German Stocks Erase Gains as SAP Falls, ThyssenKrupp Gain

German stocks erased earlier gains, leaving the benchmark DAX Index little changed, as a selloff in SAP AG (SAP) offset better-than-forecast Japanese industrial production data.

SAP, the largest maker of business-management software, dropped 2.2 percent after Accenture Plc issued a revenue forecast that fell short of analyst estimates. Deutsche Bank AG and Merck KGaA dropped more than 1 percent, while ThyssenKrupp AG (TKA) and Commmerzbank AG paced gains.

The DAX rose less than 0.1 percent to 7,991.85 at 11:11 a.m. in Frankfurt, extending its quarterly advance to 2.5 percent. The gauge has still lost 4.3 percent in June, its biggest decline in 13 months, after the Federal Reserve indicated it may start paring its stimulus program this year. The broader HDAX Index fell less than 0.1 percent today.

The market should “pause for a second,” Alex Friedman, chief investment officer at UBS AG, told Francince Lacqua on Bloomberg Television from Zurich. “What the Fed has done is really not unexpected. The biggest risk right now is that investors basically misinterpret what the Fed is doing and I think that creates buying opportunities.”

The German VDAX Index, which measures the cost of buying protection against swings on the DAX (DAX), has still increased 13 percent in June and is headed for the first back-to-back monthly advance in 13 months.

Stocks rose earlier after a report showed that Japanese factory output rose 2 percent in May, the most since December 2011. Economists had projected that industrial production would climb 0.2 percent from the previous month, according to the median estimate in a Bloomberg News survey.

Lockhart Comments

Fed Bank of Atlanta President Dennis Lockhart said after the close of European trading yesterday that investors may have overreacted to Fed Chairman Ben S. Bernanke’s announcement that the central bank could taper its bond-buying program.

Speaking in Marietta, Georgia, Lockhart said that the Fed’s very low interest-rate policy will remain in place for a considerable time and policy will remain “highly accommodative.”

SAP dropped 2.2 percent to 56.73 euros. European technology companies slid after Accenture, the world’s second-largest technology-consulting company, forecast fourth-quarter revenue of $6.7 billion to $7 billion. That missed the $7.36 billion average analyst estimate.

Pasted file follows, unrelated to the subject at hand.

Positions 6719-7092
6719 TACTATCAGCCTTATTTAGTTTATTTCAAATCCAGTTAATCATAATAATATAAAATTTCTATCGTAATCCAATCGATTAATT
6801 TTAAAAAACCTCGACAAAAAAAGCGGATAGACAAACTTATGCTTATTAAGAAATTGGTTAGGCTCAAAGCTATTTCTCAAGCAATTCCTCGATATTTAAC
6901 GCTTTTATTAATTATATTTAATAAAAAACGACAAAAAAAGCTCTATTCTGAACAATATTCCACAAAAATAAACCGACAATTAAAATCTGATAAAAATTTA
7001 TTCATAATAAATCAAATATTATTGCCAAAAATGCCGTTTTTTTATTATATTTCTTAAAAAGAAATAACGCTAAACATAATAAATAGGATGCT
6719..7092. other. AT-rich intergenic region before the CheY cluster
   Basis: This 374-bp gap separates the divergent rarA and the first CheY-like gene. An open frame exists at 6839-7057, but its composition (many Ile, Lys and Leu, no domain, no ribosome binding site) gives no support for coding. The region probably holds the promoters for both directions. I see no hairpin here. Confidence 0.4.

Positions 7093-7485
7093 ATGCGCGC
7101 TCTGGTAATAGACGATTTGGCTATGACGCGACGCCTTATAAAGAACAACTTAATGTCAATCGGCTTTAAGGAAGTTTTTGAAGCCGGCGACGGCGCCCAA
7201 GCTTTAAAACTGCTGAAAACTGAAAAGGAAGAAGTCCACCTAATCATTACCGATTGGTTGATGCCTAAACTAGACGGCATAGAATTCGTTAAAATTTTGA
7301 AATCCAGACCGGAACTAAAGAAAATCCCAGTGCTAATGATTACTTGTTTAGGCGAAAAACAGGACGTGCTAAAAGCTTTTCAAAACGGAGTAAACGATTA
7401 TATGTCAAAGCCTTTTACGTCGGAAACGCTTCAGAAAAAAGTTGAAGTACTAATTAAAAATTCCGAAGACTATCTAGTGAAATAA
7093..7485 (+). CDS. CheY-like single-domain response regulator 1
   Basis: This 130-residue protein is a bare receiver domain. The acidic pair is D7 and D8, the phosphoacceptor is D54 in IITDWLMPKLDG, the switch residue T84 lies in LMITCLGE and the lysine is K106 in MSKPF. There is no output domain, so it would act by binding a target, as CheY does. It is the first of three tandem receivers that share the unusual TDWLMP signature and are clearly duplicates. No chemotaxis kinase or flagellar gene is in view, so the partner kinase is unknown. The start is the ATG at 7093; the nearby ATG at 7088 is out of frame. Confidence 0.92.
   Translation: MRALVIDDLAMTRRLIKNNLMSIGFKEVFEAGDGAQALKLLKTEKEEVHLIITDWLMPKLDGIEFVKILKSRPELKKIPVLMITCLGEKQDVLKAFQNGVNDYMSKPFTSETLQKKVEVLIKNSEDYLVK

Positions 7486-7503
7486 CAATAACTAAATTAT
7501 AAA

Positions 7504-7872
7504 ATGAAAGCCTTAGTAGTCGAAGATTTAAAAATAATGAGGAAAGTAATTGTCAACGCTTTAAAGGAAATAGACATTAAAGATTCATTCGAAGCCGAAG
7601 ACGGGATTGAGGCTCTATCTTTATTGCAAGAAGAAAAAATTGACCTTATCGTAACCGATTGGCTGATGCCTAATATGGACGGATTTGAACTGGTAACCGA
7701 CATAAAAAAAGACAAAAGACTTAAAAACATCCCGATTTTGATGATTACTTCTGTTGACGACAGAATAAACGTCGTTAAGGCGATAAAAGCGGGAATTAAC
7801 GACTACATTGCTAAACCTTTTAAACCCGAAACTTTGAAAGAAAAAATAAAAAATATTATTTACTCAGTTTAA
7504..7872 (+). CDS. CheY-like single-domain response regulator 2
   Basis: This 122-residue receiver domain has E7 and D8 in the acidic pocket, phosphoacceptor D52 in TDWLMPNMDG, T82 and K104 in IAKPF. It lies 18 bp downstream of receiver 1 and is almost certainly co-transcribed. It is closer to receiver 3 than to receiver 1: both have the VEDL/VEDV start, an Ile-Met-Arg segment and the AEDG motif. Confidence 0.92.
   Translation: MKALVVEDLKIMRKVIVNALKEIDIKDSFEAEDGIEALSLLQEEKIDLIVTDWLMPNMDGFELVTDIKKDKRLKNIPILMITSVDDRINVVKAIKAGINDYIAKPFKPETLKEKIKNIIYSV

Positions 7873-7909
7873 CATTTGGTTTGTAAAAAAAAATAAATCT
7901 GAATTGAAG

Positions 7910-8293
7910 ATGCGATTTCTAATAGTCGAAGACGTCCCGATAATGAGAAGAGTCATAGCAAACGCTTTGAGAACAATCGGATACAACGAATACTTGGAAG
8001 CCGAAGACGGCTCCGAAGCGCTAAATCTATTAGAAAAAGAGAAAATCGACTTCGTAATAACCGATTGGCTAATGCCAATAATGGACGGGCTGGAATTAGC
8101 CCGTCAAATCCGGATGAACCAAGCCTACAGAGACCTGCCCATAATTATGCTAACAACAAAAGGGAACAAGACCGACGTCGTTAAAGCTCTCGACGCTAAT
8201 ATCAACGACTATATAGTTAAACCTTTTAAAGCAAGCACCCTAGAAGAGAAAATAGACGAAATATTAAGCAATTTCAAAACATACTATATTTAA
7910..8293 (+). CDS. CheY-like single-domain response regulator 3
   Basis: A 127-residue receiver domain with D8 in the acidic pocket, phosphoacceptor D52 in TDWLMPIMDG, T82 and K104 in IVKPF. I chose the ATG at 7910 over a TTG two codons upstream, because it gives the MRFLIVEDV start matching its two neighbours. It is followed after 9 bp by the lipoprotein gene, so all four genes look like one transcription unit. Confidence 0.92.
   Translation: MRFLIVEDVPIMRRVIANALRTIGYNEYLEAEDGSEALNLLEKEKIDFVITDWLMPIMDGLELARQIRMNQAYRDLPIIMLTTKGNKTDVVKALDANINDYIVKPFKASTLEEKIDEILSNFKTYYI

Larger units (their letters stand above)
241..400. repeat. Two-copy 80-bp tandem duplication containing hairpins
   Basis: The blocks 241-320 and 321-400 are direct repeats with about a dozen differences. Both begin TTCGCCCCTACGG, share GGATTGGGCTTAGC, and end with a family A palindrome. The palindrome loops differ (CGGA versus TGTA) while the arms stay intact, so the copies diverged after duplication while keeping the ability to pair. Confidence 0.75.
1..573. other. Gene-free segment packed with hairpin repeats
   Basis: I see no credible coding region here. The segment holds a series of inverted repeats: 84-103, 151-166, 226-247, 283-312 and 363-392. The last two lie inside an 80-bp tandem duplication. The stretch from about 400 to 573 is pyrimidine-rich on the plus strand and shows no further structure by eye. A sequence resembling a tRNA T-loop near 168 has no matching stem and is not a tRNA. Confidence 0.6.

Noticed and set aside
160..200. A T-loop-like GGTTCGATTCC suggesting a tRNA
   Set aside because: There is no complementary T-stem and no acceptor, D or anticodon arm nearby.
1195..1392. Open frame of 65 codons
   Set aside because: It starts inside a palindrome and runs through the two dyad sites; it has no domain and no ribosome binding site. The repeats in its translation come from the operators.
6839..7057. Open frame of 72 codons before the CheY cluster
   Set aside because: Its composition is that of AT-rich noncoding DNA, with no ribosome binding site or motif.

The company is considered a bellwether for the information-technology market because its earnings cycle ends one month sooner than competitors.

Deutsche Bank

Deutsche Bank, Germany’s largest lender, lost 1.2 percent to 32.73 euros. A gauge of banking stocks was among the worst performers of the 19 industry groups on the Stoxx Europe 600 Index.

Merck, maker of cancer drug Erbitux, slid 1.2 percent to 118.45 euros. A measure of healthcare companies fell the most on the Stoxx 600.

ThyssenKrupp advanced 1.9 percent to 14.90 euros. Sueddeutsche Zeitung reported that RAG Foundation could become a shareholder in the steelmaker and participate in a capital increase that together with Alfried Krupp von Bohlen und Halbach Foundation will help to protect ThyssenKrupp from a hostile takeover. The newspaper cited people familiar with the matter.

Commerzbank AG (CBK) rose 2.9 percent to 6.79 euros, rebounding from a six-day selloff that sent the shares tumbling 13 percent. The bank’s Commerz Real unit wants to sell its special funds business to competitor Internos, Handelsblatt reported, citing unidentified people close to the company.

Hochtief AG (HOT) climbed 1 percent to 50.67 euros, for a fourth day of gains. Germany’s largest construction company said it will buy more shares in Leighton Holdings Ltd. after increasing its stake in the Australian builder to almost 55 percent.

To contact the reporter on this story: Sarah Jones in London at sjones35@bloomberg.net

To contact the editor responsible for this story: Andrew Rummer at arummer@bloomberg.net

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